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Amid Horse Carriage Debate, Nostalgic New Yorkers Ponder a 21st Century Horseless Carriage

In what sounds like a flashback to the turn of the 20th century, curious New Yorkers peered inquisitively at a new horseless carriage model on display at the New York International Auto Show. The old-timey vehicle is actually a high-tech electric vehicle at the center of the heated fight to ban horse carriages from Central Park in New York City. Just feet from the buffed and polished BMWs and Aston Martins, the eight-seat “Horseless eCarriage” made its global debut. The prototype is designed as an homage to brass-era vehicles, with plenty of brass detailing, tufted leather seats, and an over-sized windshield. It even sported some classic books on New York City history tucked into a vintage glove compartment. “My distinct honor and challenge has been to design a vehicle that celebrates the nostalgia and romance of the early 1900s, while eliminating a lot of the not-so great qualities of that time,” said Jason Wenig, who designed the vehicle. He said he took the style of the time, but created a car that has the comfort and technical capabilities of today’s automobile. This prototype was commissioned by New Yorkers for Clean, Livable, and Safe Streets (NYClass), a group which has been leading the charge to ban horse carriages, and just happened to donate $1.3 million to Bill de Blasio’s mayoral campaign. As mayor, de Blasio has pledged to ban the carriages and replace them with something like the eCarriage. But doing so won’t be easy. He’s facing sustained backlash from carriage drivers, the press, locals, and even Liam Neeson who expressed his support for horse carriages in a recent New York Times op-ed. And, for now, all that backlash has reportedly stalled the mayor’s plans. De Blasio still contends that the carriages will be gone by year's end. If that does happen, it still remains to be seen if the over-size wheels of the Horseless eCarriage—or something like it—will follow in the horse’s footsteps.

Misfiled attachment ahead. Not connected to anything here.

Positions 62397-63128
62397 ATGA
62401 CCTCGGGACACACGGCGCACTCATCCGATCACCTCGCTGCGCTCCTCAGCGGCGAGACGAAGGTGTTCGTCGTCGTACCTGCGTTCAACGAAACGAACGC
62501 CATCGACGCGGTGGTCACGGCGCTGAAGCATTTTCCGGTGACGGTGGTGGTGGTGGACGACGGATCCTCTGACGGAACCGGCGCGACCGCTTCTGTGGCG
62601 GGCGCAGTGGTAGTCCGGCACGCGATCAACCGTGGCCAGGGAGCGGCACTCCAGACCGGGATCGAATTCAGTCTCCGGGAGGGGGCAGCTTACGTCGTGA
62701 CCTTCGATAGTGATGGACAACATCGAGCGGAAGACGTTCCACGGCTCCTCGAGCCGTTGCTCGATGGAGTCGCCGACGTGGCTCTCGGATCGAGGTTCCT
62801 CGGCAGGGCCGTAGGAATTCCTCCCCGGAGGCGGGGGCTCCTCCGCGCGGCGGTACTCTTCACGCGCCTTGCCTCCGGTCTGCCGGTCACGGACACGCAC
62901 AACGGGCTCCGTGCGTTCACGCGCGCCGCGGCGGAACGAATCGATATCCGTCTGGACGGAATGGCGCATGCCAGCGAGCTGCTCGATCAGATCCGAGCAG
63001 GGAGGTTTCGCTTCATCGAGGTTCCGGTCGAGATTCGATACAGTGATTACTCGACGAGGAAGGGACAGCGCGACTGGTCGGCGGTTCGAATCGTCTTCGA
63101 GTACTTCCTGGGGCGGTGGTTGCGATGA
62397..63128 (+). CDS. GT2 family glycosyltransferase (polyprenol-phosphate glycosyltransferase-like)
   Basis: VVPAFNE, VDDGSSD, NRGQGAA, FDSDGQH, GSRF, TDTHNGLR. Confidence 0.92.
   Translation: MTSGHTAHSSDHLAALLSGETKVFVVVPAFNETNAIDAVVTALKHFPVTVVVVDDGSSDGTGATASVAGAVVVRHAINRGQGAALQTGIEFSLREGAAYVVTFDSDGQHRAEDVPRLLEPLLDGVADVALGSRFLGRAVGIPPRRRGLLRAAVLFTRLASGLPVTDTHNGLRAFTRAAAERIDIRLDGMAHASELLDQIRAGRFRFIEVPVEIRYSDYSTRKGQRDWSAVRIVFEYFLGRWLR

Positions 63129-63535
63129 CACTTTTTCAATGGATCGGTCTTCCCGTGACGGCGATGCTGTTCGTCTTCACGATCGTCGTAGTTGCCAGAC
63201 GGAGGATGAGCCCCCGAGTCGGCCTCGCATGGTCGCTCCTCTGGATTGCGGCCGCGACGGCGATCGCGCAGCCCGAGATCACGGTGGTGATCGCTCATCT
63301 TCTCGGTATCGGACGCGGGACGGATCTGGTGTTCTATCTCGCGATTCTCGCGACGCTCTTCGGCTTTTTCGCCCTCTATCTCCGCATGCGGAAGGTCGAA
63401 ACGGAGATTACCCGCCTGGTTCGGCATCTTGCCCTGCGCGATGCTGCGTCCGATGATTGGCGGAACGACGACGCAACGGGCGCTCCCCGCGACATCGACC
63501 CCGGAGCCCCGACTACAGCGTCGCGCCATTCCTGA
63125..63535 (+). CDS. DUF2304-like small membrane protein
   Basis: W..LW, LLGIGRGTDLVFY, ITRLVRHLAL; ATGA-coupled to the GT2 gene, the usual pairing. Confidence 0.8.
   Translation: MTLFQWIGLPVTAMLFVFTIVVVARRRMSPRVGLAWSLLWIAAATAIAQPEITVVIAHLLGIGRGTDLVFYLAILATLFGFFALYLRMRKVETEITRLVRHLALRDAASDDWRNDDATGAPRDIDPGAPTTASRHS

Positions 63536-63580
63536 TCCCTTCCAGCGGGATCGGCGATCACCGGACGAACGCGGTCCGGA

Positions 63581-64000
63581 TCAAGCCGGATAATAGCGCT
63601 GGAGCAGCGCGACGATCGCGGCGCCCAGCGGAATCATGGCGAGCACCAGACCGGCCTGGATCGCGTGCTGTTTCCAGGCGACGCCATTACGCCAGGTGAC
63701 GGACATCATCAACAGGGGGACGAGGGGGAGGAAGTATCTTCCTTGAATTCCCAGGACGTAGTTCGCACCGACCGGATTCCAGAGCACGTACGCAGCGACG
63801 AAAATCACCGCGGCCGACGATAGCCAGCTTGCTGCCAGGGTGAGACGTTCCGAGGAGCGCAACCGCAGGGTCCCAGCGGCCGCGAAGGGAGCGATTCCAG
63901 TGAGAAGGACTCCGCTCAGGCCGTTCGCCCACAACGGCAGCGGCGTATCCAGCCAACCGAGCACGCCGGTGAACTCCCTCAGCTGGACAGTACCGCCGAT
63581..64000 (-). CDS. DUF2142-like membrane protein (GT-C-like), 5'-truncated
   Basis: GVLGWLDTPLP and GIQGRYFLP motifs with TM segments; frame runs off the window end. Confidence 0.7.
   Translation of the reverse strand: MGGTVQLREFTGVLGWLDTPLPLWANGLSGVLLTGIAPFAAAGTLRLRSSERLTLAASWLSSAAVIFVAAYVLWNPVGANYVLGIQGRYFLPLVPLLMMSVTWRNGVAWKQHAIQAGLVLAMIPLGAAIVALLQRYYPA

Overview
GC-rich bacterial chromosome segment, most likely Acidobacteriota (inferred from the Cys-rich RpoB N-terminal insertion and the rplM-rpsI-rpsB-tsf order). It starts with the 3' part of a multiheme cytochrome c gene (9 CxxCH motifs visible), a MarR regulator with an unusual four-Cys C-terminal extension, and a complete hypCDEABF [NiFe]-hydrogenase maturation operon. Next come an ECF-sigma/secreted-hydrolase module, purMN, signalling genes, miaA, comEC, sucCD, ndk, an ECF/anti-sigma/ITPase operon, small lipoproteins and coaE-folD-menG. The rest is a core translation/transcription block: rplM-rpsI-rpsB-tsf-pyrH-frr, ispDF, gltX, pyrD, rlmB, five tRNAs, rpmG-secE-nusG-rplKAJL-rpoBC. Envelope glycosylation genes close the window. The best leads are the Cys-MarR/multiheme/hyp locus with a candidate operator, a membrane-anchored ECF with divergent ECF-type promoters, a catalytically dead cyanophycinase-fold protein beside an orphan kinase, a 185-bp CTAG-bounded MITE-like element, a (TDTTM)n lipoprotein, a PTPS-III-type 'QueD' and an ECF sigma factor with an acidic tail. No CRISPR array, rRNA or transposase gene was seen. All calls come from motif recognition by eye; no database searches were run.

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A Spruced Up Central Park Precinct Opens to Public

Mayor Bloomberg and the NYPD gathered yesterday to unveil the newly renovated Central Park Precinct, the oldest stationhouse in the city. According to DNAinfo, the $61 million project included repairs to the crumbling building and a new canopy and glass atrium over the lobby, with the help of Karlsberger Architects.
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Photo of the Day: Central Park Aerial Panorama